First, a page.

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Posted on July 29, 2020 (5780) By Rabbi Yisroel Ciner | Series: | Level:

This week we read the double parsha of Matos-Masai which falls in the midst of ‘The Nine Days’ – the days of mourning over the churban Beis Hamikdash (the destruction of the Holy Temple). Chaza”l teach that the cause of the destruction of the second Beis Hamikdash was sin’as chinam (unwarranted hatred).

The Talmud [Gittin 55:] relates that Yerushalayim was destroyed through Kamtza and Bar Kamtza. There were two people, one named Kamtza and the other Bar Kamtza. A certain person who liked Kamtza but hated Bar Kamtza was celebrating a festive meal. He instructed his servant to bring Kamtza to join him but the servant, mistakenly, brought Bar Kamtza.

The host arrived, saw his enemy Bar Kamtza sitting there and furiously ordered him to leave. Bar Kamtza turned to his host and pleaded: “Let me remain and I’ll pay for whatever I’ll eat and drink”. But the host refused.

“I’ll pay for half of the entire affair, just let me remain”, Bar Kamtza implored. But the host still refused.

“I’ll pay for the entire affair, just let me remain”, he begged. The host steadfastly refused and ordered Bar Kamtza bodily removed.

Bar Kamtza decided that, since the Rabbis were present and hadn’t defended him, they were also responsible for the humiliation he had suffered. He went and slandered his people to the Caesar claiming that the Jews were rebelling against him.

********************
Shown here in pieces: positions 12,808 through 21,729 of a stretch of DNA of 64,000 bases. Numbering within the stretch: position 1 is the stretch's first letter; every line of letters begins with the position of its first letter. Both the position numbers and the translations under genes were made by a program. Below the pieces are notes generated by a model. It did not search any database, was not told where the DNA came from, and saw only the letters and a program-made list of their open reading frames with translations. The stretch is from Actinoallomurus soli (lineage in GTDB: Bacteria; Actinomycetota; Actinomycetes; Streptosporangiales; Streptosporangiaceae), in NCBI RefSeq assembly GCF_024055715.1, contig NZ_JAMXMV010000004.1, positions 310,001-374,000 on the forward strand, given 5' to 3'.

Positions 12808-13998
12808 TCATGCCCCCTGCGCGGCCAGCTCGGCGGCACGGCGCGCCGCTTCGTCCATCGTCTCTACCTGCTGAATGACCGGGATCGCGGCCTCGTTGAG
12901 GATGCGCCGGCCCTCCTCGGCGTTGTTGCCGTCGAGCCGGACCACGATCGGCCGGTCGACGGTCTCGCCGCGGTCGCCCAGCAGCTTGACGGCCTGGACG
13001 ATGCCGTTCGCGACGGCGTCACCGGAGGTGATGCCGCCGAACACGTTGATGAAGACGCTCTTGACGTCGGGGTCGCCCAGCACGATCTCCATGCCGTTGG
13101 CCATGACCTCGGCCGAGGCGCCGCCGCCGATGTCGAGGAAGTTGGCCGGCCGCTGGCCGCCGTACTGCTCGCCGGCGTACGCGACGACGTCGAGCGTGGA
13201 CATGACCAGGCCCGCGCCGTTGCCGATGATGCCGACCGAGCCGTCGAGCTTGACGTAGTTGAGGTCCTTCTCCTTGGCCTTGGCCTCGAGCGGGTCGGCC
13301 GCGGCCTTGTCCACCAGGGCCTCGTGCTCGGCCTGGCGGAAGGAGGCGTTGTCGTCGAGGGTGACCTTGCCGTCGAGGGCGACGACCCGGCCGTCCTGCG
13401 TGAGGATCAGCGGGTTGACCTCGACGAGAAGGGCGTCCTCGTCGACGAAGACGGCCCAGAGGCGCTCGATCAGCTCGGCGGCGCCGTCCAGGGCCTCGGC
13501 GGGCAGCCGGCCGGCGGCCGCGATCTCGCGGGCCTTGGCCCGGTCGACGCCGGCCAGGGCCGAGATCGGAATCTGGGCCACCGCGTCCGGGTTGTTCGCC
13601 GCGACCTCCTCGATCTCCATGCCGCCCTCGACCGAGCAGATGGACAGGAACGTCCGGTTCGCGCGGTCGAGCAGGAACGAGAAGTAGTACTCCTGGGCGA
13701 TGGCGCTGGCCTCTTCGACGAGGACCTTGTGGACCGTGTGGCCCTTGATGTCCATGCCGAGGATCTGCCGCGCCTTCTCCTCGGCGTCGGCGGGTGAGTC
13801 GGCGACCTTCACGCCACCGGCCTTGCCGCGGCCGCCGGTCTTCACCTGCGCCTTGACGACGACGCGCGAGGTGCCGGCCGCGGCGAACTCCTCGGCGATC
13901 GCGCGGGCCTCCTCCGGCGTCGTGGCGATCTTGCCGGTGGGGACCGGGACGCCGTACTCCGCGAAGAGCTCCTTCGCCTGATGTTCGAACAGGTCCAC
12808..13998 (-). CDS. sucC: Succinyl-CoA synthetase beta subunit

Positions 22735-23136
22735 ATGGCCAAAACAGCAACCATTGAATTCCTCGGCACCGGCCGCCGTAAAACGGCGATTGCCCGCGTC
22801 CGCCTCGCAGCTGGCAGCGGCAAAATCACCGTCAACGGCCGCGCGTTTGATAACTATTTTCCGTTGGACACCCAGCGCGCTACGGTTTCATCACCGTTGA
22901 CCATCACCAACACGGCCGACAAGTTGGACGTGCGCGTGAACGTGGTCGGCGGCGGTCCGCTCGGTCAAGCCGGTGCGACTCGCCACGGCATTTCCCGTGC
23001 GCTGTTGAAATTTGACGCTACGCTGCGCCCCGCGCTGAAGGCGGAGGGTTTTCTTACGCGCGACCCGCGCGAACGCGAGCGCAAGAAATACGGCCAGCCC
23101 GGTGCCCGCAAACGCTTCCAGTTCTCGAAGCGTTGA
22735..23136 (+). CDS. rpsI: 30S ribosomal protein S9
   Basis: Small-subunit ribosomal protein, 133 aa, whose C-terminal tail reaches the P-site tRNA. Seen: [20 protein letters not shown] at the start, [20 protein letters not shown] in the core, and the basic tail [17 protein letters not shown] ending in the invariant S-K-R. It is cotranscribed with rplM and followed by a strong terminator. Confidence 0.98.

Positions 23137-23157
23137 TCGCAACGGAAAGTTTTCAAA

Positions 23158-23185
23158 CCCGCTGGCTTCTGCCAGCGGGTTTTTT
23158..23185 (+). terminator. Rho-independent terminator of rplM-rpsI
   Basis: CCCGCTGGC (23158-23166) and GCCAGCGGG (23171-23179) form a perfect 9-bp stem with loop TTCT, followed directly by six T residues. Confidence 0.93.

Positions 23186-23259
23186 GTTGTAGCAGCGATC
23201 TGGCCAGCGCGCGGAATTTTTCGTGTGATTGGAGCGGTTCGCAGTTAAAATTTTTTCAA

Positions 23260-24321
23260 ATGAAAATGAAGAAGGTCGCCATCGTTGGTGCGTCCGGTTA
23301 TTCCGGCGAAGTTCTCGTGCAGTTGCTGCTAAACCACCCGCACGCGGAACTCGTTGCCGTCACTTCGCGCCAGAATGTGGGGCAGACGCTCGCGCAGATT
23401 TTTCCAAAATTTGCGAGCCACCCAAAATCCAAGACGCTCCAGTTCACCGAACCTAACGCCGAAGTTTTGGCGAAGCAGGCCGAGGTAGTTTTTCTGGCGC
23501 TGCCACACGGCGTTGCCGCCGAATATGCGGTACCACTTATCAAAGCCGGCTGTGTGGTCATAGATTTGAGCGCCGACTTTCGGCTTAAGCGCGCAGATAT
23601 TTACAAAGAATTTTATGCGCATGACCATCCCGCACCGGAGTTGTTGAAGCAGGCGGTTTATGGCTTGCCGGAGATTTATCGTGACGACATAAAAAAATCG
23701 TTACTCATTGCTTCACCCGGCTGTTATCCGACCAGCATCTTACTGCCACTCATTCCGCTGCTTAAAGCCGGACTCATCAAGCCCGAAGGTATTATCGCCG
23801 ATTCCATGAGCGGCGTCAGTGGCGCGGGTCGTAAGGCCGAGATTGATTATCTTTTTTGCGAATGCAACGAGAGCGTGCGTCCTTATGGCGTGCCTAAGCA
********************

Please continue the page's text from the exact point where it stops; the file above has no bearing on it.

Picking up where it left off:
“How can this be proven?”, the Caesar asked.

“Send a sacrifice to be offered in the Temple and we’ll see if it’ll be sacrificed”, Bar Kamtza responded.

The Caesar sent a calf to Yerushalayim but along the way Bar Kamtza slit its lip, causing it to be blemished. {Sacrifices were brought to Hashem by Jews and gentiles alike. Jews could only sacrifice in the Temple whereas gentiles could also bring offerings outside of the Temple. Many blemishes which disqualify an animal from being sacrificed by a Jew would not disqualify the animal from being brought by a gentile outside of the Temple. However, if the gentile wished the sacrifice to be offered in the Temple than it had to be purely unblemished as that of a Jew. This lip-blemish therefore, disqualified this animal as it was being offered in the Temple.} The kohanim (priests), unwilling to sacrifice the animal, seemingly substantiated Bar Kamtza’s slanderous claim of a rebellion. The Caesar sent his armies who laid siege on Yerushalayim for three years, leading to the ultimate destruction.

Rabeinu Asher, well known by the acronym of his name, the Ro”sh, discusses sin’as chinam (unwarranted hatred). “Don’t involve yourself in an argument that isn’t yours. In the end, they’ll make peace but you’ll remain in your state of anger.” Their issue will ultimately be resolved — you, who had no real issue, will be left in an unresolved state. <.p> My wife and I often discuss how raising children offers a revealing glimpse into oneself. I remember how my oldest son, as a young child, would stand for a long while gazing into the open ‘fridge’. Finally, I asked him what he wanted. “I don’t know but something”, was his response. I, of course, launched into a righteous presentation of how one should only open the ‘fridge’ to take out some particular food item. I remained confidently smug in my parenting acumen until I found myself, about ten minutes later, browsing through the fridge seeing what might look interesting…

We often laugh at children when they parade around, proudly proclaiming: “Look at my new shoes! Aren’t they nice?”. We, of course, are far too refined to do that. We’ll ensure that everyone notices a new item of ours in a much more subtle, sophisticated manner…